Contrary to widely held beliefs and longstanding taboos in America,
first cousins can have children together without a great risk of
birth defects or genetic disease, scientists are reporting today.
They say there is no biological reason
to discourage cousins from marrying.
First cousins are somewhat more likely than unrelated parents to
have a child with a serious birth defect, mental retardation or
genetic disease, but their increased risk is nowhere near as large
as most people think, the scientists said.
In the general population, the risk that a child will be born with a
serious problem like spina bifida or cystic fibrosis is 3 percent to
4 percent; to that background risk, first cousins must add another
1.7 to 2.8 percentage points, the report said.
Although the increase represents a near doubling of the risk, the
result is still not considered large enough to discourage cousins
from having children, said Dr. Arno Motulsky, a professor emeritus
of medicine and genome sciences at the University of Washington,
and the senior author of the report.
"In terms of general risks in life it's not very high,"
Dr. Motulsky said. Even at its worst, 7 percent, he said,
"93 percent of the time, nothing is going to happen."
The report is in today's issue of The Journal of Genetic Counseling.
"As genetic advisers," Dr. Motulsky said, "we give people all the
various possibilities and risks and leave it up to them to make a
decision. Some might decide a doubling of the risk is not
something they want to face.
He and his colleagues said no one questioned the right of people
with genetic disorders to have children, even though some have far
higher levels of risk than first cousins. For example, people with
Huntington's disease, a severe neurological disorder that comes on
in adulthood, have a 50 percent chance of passing the
disease to their children.
The researchers, a panel convened by the National Society of Genetic
Counselors, based their conclusions on a review of six major studies
conducted from 1965 to August 2000, involving many thousands of births.
Dr. Motulsky said medical geneticists had known for a long time that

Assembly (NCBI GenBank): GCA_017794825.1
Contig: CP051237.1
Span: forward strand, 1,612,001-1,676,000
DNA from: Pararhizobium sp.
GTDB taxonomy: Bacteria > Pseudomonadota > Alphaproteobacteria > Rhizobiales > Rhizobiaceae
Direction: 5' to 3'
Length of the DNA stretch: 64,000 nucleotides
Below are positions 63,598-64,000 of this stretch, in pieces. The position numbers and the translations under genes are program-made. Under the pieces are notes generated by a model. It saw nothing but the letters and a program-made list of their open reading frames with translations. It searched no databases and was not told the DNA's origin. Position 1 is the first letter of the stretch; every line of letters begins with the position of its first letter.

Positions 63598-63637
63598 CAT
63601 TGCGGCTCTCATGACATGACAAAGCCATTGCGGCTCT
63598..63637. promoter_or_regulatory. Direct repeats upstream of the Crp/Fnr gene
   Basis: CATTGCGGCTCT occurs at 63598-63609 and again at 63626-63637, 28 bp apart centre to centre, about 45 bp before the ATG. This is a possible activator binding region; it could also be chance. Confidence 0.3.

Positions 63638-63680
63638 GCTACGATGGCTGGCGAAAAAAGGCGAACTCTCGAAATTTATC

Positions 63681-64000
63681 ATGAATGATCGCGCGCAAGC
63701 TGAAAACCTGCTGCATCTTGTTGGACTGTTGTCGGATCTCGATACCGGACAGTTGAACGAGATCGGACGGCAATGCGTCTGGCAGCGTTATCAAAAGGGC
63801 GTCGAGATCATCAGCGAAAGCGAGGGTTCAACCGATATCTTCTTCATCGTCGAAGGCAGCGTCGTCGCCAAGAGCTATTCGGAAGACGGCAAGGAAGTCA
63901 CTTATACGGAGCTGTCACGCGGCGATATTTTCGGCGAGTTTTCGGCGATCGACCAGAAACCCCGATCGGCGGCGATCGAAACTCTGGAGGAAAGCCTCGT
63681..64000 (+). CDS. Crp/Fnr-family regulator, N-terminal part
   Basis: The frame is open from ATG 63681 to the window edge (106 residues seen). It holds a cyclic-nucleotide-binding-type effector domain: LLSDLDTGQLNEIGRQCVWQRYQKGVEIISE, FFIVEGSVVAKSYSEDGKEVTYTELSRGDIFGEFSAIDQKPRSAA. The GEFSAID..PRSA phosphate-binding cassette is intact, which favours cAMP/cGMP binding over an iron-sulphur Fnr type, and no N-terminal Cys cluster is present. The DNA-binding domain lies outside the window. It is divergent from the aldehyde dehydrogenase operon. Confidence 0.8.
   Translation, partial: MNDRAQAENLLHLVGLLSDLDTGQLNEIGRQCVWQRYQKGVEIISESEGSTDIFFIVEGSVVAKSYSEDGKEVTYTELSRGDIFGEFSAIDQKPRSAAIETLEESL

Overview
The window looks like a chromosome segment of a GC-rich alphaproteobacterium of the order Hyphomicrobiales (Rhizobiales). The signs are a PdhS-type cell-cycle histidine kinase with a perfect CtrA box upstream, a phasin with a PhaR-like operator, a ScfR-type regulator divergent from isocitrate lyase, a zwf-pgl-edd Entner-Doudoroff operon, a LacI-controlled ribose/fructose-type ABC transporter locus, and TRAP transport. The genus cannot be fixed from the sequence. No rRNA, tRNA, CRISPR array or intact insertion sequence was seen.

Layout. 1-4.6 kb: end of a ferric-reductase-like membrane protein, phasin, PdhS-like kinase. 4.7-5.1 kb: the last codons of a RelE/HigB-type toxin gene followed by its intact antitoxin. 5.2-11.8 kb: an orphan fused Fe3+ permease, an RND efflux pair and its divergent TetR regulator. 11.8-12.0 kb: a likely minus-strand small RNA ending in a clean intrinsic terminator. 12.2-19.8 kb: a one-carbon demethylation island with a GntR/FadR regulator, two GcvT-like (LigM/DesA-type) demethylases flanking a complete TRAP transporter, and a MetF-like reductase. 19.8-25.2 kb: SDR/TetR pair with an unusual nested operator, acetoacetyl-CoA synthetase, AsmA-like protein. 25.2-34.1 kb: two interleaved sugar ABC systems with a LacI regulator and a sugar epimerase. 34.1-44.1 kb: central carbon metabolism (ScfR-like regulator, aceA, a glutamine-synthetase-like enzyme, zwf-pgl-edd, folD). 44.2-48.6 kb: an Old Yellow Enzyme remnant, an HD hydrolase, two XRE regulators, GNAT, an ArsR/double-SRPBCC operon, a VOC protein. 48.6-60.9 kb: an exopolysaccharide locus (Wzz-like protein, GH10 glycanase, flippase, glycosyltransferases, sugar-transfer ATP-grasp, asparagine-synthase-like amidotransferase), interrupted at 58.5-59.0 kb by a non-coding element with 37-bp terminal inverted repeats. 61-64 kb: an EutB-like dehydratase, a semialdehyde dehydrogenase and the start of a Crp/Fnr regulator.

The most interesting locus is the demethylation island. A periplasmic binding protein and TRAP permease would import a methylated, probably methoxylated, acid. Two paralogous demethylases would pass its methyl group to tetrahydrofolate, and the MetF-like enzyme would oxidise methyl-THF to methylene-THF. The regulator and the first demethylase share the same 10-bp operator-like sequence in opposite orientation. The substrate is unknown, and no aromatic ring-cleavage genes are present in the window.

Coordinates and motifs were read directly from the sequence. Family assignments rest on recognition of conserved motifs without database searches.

there was little or no harm in cousins marrying and having children.
"Somehow, this hasn't become general knowledge,"
even among doctors, he said.
Twenty-four states have laws forbidding first cousins from marrying,
and seven states have limits like requiring genetic counseling.
But no countries in Europe have such prohibitions,
and in parts of the Middle East, Africa and Asia,
marriages between cousins are considered preferable.
"In some parts of the world," the report says, "20 to 60 percent
of all marriages are between close biological relatives."
Dr. Motulsky said many immigrants from cultures where cousin
marriages are common expect to continue the tradition in the
United States, and doctors and genetic counselors
should respect their wishes.
Laws against cousin marriage should be abolished, he said. Even
though longstanding ones reflect a view that such marriages are
"really bad," he said, "the data show it isn't that bad."
Dr. Motulsky said researchers did not know why marriage between
cousins was viewed with such distaste in the United States. He said
some of the revulsion might have stemmed from the eugenics movement,
which intended to improve the human race by deciding who should be
allowed to breed. The movement flourished in this country
early in the 20th century.
It is not known how many cousins marry or live together. Estimates
of marriages between related people, which include first cousins and
more distant ones, range from less than 0.1 percent of the general
population to 1.5 percent. In the past, small studies have found
much higher rates in some areas. A survey in 1942 found 18.7 percent
in a small town in Kentucky and a 1980 study found
33 percent in a Mennonite community in Kansas.
The report made a point of saying that the term "incest" should
not be applied to cousins but only to sexual relations between
siblings or between parents and children. Babies who result from
those unions are thought to be at significantly higher risk of
genetic problems, the report said, but there is